Vogelsong, Pagan among Giants who consistently wear titanium necklaces

  • San Francisco Giants leadoff hitter Angel Pagan avoids an inside pitch against the Colorado Rockies in the first inning of a baseball game in Denver on Sunday, May 19, 2013. (AP Photo/David Zalubowski)

You've seen them, the braided necklaces baseball players wear around their necks. People in the know also refer to them as "twisted" necklaces.

When you're watching a Giants game on TV and the camera swoops in for a closeup of Ryan Vogelsong on the mound (well, before he broke his hand), you see not one, but two necklaces around his neck. Many Giants wear those braided necklaces. Many big leaguers like Justin Verlander wear them. They are the rage.

Did you ever wonder what they are?

Turns out, they have titanium inside. Titanium is the key — call it the space-age ingredient. Players believe the titanium increases blood flow and helps them heal faster.

The Giants get their stash of necklaces from Phiten, a Japanese producer. According to what I read, Phiten originally came out with the titanium necklace, and now produces many models, among them Classic, Tornado and Fireball. But if you go on Amazon.com, you'll see lots of companies have entered the market. Go to TitaniumNecklaceShop.com where you can buy most models for $11.99.

In 1982, Yoshihiro Hirata, the founder of Phiten, invented the titanium necklace. Call him the Jonas Salk of neckwear. Phiten has branched out to arm sleeves, patches, bracelets, socks, even wedding rings, all with titanium. Their massage lotion, according to the package, "may help to promote relaxation, reduce stress, soothe tension."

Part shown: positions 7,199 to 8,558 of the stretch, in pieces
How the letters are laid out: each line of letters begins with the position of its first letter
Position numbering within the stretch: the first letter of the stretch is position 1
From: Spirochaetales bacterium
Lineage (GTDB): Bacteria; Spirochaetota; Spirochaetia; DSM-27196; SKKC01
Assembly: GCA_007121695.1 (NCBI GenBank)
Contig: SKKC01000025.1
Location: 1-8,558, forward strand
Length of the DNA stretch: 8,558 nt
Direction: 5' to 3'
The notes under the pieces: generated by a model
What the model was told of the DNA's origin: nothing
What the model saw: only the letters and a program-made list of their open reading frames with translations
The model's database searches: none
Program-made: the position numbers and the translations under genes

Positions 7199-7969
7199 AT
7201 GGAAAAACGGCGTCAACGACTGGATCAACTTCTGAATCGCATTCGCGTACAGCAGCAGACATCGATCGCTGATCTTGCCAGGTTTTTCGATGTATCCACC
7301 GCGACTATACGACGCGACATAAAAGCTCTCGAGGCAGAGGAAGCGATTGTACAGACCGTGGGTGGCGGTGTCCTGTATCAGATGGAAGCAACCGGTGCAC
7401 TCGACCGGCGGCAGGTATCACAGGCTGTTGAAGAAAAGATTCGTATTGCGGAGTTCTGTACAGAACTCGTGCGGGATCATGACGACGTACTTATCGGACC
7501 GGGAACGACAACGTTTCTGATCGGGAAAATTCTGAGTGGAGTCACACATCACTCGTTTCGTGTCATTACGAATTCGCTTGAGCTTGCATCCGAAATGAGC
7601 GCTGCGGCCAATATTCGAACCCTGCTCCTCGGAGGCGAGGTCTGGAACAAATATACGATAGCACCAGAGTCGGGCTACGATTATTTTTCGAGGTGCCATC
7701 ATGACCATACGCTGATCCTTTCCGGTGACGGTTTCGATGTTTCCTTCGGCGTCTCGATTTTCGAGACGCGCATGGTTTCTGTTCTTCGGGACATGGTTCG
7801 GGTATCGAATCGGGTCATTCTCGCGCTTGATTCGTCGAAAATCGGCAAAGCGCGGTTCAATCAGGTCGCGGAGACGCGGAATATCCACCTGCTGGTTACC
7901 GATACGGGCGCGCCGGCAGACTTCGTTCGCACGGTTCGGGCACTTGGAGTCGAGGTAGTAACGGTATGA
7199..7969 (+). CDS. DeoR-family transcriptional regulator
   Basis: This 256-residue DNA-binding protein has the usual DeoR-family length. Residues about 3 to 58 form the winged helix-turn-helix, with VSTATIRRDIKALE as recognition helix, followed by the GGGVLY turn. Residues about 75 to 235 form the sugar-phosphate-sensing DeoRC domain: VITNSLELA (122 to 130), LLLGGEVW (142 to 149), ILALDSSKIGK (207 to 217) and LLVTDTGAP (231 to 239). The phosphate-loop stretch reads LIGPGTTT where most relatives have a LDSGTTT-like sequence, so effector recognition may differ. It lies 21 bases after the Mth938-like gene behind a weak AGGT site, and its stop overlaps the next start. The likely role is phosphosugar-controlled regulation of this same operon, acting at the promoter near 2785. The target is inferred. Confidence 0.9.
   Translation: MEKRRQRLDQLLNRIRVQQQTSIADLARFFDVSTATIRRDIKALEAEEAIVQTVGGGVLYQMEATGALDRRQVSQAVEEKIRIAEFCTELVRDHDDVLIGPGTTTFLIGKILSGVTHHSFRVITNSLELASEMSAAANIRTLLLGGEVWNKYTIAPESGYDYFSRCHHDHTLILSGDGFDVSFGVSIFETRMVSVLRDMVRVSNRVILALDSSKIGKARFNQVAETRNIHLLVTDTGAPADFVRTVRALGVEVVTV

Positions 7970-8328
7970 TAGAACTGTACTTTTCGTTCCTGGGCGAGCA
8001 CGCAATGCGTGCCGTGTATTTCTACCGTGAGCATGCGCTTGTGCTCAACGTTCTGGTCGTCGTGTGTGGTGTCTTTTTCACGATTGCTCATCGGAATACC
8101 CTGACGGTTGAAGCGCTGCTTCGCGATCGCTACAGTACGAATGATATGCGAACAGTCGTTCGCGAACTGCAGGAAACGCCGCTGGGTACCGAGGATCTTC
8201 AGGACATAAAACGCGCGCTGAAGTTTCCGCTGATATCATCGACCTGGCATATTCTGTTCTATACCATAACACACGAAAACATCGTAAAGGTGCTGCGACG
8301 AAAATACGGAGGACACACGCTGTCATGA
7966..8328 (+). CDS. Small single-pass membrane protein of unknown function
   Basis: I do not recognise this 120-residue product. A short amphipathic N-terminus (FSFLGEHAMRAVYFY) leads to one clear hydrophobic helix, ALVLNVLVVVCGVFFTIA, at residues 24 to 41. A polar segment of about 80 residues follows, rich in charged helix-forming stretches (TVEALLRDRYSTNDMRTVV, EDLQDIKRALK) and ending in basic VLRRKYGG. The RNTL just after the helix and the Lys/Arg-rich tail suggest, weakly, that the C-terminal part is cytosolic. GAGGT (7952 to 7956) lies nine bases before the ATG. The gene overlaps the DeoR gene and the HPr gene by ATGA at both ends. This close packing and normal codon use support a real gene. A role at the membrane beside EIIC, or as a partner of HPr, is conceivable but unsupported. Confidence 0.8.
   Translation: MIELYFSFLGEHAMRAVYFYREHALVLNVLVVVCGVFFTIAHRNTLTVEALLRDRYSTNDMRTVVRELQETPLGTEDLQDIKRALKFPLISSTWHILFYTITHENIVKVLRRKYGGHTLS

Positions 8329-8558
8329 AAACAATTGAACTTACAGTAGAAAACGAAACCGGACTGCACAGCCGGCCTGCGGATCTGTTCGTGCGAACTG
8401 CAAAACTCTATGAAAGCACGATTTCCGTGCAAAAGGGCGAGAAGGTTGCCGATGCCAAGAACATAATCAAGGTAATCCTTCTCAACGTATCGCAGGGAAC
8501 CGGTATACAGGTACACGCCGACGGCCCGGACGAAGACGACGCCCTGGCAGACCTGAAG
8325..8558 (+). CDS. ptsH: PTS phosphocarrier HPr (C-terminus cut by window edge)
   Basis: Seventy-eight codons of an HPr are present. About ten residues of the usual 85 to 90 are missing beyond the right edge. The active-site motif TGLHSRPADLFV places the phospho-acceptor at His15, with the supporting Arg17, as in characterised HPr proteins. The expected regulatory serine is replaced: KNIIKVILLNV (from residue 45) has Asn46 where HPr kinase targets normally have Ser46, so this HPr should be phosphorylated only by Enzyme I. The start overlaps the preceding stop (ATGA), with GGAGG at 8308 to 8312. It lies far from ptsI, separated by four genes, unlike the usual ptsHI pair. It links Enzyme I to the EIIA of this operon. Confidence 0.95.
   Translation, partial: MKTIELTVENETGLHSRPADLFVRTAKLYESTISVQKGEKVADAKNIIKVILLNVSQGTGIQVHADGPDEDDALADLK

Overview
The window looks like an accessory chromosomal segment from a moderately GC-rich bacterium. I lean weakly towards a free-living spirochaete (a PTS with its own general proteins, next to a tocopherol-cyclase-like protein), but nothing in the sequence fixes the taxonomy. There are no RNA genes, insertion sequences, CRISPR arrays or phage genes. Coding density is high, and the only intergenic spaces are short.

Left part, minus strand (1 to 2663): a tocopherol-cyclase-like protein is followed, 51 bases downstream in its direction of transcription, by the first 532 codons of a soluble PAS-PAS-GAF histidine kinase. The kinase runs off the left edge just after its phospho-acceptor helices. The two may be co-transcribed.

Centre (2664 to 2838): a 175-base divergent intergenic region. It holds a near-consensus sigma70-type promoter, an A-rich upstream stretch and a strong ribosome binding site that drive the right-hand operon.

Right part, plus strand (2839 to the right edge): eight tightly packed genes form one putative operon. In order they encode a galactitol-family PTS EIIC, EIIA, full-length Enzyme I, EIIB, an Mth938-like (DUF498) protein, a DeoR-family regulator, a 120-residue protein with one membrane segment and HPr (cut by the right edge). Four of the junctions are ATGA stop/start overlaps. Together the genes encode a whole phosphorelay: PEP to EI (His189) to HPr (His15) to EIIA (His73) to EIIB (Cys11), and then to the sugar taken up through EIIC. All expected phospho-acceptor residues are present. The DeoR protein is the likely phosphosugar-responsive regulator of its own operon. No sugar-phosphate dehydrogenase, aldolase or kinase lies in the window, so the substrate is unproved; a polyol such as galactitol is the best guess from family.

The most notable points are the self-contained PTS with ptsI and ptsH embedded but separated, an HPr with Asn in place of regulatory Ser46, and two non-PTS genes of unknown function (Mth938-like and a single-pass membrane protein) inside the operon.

"Titanium necklaces are known to ease pains and aches of the upper back, and also enhance the circulation of blood from the upper body to the brain and other major organs," TitaniumNecklaceBenefits.com explains. Titanium necklaces work "by using the body's energy system to align the body's bio-current events."

I don't understand parts of the preceding paragraph, but I'm not a baseball player.

I know that other metals with alleged health benefits preceded titanium. Some pharaohs, not to mention Alexander the Great, wore copper bracelets for arthritis. I believe Alexander the Great would have made a good fifth starter for the Giants, who sorely need one, although Big Al might have lacked chemistry in the clubhouse the way he always wanted to be boss, not to mention his regrettable tendency to murder people.

Gold and silver bracelets followed copper, and they were followed by magnets, which were supposed to decrease stiffness and increase blood circulation. I never found a study that said any of these worked. For that matter, I never found a study that said titanium works. But that's not the point. Ballplayers believe it does the job, and that's what matters. It may be the placebo effect, and the placebo effect can be highly effective.

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